New dating methods amongst the Top 10 Scientific discoveries of the Year





Time Magazine has named a study by Oxford researchers, using new dating techniques on a human skull to help find out where our most recent common ancestor came from, as one of the Top 10 Scientific Discoveries of the Year.

The skull was discovered more than 50 years ago near the town of Hofmeyr in the Eastern Cape Province of South Africa. It is thought to be 36,000 years old, according to a study published in the journal Science in January 2007. The finding by Oxford researchers in collaboration with Stony Brook University, New York, supports a growing body of genetic evidence which suggests that humans originated in sub-Saharan Africa and migrated into the Old World around this date.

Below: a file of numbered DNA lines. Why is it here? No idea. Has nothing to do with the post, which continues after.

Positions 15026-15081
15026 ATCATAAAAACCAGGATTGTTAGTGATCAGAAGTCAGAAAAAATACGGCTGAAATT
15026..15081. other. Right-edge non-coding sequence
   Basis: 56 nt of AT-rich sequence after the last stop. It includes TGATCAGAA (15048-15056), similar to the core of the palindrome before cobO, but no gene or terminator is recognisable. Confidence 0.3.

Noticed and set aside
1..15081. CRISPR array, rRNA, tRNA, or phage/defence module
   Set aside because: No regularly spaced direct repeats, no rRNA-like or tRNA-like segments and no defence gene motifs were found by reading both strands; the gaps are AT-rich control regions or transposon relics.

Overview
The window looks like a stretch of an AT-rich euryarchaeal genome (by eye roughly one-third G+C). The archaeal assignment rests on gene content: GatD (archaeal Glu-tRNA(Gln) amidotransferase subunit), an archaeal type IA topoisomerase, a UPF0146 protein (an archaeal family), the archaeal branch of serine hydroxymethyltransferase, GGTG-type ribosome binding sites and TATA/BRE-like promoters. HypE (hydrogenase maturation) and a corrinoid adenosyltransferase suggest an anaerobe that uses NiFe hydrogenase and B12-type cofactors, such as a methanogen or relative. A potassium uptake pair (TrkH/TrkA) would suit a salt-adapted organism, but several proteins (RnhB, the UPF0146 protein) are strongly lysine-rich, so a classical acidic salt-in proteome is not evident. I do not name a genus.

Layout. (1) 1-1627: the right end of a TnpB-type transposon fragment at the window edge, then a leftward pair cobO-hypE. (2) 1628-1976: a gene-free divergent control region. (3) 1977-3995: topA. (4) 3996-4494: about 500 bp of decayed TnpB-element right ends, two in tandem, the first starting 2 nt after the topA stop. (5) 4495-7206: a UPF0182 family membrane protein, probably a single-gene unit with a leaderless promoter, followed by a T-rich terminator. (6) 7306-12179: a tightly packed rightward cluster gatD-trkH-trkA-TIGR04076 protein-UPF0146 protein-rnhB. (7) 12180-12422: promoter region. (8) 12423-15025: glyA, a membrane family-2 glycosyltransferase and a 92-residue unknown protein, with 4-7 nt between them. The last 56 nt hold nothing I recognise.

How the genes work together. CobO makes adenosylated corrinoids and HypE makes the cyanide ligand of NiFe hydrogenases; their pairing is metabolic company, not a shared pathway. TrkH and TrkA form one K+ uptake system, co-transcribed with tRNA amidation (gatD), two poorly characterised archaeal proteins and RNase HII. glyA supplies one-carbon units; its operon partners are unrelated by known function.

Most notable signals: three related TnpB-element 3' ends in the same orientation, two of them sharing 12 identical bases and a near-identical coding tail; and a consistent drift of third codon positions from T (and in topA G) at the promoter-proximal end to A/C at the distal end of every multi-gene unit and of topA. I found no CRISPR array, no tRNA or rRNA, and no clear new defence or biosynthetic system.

The international team used a new application of dating methods developed by Dr Richard Bailey and his colleagues from the School of Geography and the Environment, the Research Laboratory for Archaeology and the Department of Earth Science. Traditional radiocarbon dating of the Hofmeyr skull was not possible because so much carbon had been leached from the bone while it lay buried in sediment. ...



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